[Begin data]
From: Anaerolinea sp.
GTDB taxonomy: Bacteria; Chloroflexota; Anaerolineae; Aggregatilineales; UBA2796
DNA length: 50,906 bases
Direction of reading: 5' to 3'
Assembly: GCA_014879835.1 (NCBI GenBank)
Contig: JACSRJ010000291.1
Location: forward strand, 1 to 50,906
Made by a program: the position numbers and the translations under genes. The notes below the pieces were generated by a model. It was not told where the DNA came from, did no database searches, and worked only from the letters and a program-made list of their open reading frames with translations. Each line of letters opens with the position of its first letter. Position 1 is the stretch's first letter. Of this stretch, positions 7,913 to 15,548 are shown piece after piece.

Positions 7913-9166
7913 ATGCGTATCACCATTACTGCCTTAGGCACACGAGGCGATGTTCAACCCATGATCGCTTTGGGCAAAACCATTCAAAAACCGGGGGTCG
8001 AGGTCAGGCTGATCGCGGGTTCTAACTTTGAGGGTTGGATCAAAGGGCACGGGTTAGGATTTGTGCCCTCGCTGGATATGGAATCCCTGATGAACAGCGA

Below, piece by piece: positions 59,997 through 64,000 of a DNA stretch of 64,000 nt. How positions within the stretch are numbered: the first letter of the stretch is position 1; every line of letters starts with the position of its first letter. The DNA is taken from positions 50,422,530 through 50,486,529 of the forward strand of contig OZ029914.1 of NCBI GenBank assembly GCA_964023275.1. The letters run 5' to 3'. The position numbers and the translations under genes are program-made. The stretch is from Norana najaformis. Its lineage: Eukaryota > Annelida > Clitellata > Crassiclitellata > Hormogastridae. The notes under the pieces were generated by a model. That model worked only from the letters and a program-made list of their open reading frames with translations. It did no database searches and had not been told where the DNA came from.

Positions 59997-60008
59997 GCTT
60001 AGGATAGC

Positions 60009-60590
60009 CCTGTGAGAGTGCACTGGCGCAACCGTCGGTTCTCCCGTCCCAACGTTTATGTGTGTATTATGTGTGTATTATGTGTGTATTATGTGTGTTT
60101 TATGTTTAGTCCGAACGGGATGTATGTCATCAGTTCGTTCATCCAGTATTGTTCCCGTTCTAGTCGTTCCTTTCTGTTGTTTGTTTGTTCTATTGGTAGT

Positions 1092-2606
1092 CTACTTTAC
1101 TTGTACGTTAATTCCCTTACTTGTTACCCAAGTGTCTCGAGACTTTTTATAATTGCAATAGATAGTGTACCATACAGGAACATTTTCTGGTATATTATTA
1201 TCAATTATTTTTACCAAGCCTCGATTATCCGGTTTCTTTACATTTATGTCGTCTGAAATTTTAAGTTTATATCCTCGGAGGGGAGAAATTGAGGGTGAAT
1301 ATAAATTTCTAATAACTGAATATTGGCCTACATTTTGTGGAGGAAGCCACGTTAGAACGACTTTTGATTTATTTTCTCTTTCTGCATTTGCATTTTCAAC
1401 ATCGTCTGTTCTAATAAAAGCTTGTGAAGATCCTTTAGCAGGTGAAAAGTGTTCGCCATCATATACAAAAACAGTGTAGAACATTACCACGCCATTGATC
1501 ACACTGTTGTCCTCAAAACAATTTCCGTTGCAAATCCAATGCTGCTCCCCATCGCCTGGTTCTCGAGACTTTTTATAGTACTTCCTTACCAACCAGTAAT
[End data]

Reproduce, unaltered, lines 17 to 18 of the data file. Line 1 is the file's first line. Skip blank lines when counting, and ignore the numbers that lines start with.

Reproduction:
60009 CCTGTGAGAGTGCACTGGCGCAACCGTCGGTTCTCCCGTCCCAACGTTTATGTGTGTATTATGTGTGTATTATGTGTGTATTATGTGTGTTT
60101 TATGTTTAGTCCGAACGGGATGTATGTCATCAGTTCGTTCATCCAGTATTGTTCCCGTTCTAGTCGTTCCTTTCTGTTGTTTGTTTGTTCTATTGGTAGT